Date of Graduation


Document Type


Degree Type



Statler College of Engineering and Mineral Resources


Mechanical and Aerospace Engineering

Committee Chair

Benjamin C. Shade.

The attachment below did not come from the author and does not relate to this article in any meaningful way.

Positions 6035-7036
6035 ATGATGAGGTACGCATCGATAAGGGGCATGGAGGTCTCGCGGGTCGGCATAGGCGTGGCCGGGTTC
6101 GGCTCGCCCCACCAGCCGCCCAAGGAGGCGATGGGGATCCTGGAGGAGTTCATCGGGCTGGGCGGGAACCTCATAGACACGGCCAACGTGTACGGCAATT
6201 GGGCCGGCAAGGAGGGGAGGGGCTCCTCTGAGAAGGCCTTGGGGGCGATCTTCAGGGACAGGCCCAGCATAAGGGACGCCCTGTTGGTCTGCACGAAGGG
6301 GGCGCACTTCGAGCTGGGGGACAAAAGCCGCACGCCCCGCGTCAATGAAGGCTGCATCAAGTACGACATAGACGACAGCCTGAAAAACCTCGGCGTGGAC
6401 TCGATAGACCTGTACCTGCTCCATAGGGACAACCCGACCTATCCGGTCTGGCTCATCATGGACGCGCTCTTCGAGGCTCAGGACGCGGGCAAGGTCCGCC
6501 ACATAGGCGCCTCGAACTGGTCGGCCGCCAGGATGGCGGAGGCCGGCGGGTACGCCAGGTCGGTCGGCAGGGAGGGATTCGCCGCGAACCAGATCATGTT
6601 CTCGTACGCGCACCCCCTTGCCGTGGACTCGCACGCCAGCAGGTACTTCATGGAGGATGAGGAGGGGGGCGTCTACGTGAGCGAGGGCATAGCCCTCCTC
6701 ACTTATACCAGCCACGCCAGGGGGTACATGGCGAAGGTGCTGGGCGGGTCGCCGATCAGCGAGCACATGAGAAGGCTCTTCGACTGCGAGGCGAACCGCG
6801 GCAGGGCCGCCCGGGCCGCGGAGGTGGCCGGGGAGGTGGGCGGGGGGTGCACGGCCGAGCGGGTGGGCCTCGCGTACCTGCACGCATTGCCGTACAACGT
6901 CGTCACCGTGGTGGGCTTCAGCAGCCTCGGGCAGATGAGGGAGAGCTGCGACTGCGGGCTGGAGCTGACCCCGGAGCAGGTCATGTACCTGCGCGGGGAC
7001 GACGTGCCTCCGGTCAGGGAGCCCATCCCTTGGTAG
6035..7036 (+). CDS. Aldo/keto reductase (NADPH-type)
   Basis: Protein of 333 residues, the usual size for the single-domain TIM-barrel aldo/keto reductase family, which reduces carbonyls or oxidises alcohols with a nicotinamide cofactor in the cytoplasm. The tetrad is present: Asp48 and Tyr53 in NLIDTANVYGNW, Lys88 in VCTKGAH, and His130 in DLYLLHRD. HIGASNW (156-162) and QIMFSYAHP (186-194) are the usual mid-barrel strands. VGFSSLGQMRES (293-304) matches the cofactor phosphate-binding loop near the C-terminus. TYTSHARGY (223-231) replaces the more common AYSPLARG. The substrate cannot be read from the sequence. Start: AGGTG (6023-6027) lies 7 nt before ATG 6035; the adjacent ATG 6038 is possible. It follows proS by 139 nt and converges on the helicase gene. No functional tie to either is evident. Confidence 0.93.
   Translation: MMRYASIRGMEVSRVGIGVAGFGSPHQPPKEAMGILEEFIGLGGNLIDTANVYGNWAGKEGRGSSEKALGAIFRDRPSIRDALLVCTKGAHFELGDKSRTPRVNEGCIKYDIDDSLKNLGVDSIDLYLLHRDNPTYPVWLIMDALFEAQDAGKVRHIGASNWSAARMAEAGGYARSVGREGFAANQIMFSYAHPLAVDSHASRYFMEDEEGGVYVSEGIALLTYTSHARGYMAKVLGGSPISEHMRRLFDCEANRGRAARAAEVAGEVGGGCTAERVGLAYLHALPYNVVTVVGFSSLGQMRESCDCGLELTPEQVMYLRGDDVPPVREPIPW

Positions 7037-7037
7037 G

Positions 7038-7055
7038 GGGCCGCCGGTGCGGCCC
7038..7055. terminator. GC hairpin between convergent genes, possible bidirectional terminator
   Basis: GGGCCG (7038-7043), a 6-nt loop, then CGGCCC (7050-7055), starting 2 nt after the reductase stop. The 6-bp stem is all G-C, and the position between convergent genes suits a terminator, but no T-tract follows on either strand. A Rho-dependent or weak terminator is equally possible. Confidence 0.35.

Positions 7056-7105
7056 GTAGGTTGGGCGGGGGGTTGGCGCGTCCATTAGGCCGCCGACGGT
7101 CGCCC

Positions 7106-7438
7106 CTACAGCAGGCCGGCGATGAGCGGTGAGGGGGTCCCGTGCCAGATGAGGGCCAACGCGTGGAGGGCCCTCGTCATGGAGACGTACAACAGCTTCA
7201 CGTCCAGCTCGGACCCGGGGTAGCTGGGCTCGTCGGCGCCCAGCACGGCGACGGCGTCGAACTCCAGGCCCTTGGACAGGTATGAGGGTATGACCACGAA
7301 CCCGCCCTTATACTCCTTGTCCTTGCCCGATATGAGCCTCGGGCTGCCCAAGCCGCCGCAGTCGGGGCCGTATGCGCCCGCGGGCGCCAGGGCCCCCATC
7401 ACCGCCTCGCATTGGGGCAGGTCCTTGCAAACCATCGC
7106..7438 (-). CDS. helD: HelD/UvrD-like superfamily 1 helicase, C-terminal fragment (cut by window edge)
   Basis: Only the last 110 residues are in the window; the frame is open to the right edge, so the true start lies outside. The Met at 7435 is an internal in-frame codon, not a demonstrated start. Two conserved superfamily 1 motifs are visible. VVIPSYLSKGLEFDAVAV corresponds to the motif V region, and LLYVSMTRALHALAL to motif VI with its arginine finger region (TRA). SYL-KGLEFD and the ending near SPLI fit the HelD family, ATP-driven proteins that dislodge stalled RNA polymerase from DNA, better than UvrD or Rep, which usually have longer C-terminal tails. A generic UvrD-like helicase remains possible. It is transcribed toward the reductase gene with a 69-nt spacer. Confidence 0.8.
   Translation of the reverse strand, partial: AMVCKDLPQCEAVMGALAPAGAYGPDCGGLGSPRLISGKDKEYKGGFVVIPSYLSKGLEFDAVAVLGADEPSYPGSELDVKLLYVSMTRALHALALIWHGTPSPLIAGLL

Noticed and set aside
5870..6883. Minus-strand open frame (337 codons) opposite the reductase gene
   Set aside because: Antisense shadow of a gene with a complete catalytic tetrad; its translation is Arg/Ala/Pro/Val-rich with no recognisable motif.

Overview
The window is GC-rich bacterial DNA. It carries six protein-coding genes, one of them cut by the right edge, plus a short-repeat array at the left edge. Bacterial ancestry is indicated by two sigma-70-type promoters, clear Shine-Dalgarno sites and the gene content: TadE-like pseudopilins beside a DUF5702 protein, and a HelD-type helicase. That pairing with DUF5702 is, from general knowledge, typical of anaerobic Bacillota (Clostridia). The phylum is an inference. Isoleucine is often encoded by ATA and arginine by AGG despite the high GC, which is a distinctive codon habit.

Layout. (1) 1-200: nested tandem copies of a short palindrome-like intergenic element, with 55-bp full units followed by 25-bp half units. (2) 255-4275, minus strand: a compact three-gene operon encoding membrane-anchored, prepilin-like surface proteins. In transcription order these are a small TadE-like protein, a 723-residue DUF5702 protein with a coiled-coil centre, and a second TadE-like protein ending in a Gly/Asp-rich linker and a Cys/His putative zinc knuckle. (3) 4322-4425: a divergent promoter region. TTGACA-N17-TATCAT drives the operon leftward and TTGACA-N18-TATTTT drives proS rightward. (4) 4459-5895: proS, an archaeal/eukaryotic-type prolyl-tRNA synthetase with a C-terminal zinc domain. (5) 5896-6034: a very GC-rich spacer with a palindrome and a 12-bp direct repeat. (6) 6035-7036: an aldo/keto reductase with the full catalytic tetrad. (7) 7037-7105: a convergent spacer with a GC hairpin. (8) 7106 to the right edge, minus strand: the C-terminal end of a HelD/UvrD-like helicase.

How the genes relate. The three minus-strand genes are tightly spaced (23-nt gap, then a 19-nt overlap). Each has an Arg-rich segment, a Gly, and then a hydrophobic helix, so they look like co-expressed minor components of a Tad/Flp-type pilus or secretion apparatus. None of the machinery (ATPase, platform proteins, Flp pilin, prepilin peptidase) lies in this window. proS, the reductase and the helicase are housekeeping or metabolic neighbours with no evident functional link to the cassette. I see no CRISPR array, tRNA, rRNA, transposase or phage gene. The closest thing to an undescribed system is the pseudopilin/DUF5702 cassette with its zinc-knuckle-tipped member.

A direct comparison has been made between a tapered element oscillating microbalance (TEOM) and the traditional gravimetric filter method designed per 40 CFR §1065.145. A repeatability test, consisting of multiple emission tests, was also performed for the TEOM system that shows that the TEOM was a consistent instrument. The TEOM was also tested with and without a diesel particular filter (DPF) during an 8-mode test on a 1997/1998 Kubota 2.2L engine to see if the concentration of the particular matter (PM) flowing through the TEOM has an effect on accuracy. The flow rate was varied to find the optimal setting using the Federal Test Procedure (FTP) run on a 1992 Detroit Diesel Series 60 engine. The comparison to the gravimetric experiment was conducted over 30 runs using the FTP for a 2004 Cummins ISX heavy-duty diesel engine. The TEOM system was found to consistently report a total particulate matter measurement of an average of 25.7% less than that of the gravimetric filter method. During the DPF experiment it was shown that the TEOM had a 3%, 7%, 13%, 18%, 4%, 14%, 15%, and 59% less percent difference for modes 1 through 8 respectively while the engine was without the DPF compared to the DPF equipped engine. When the flow rates were varied, it was found that 2.0Lpm was the optimum setup with an average percent error of 9.68% and a coefficient of variation of 1.43%. The problems that are present in the TEOM system include inaccurate real time data because the setup was susceptible to vibrations during heavy acceleration, an increased accuracy with an increased surface area of the filter due to a buildup of PM, and a deficiency in obtaining all of the particles in a sample for an accurate calculation of total PM. An examination of the increased accuracy because of the clogged filter, which decreases the flow rate and increases the filter surface area, is conducted to show an optimal value for either has yet to be achieved. It was found that as the flow across the filter decreased, the average percent error went from 27.9% while the flow across the filter was a constant 2.0Lpm to an average of 22.4% while the flow decreased from 2.0 to 1.5Lpm.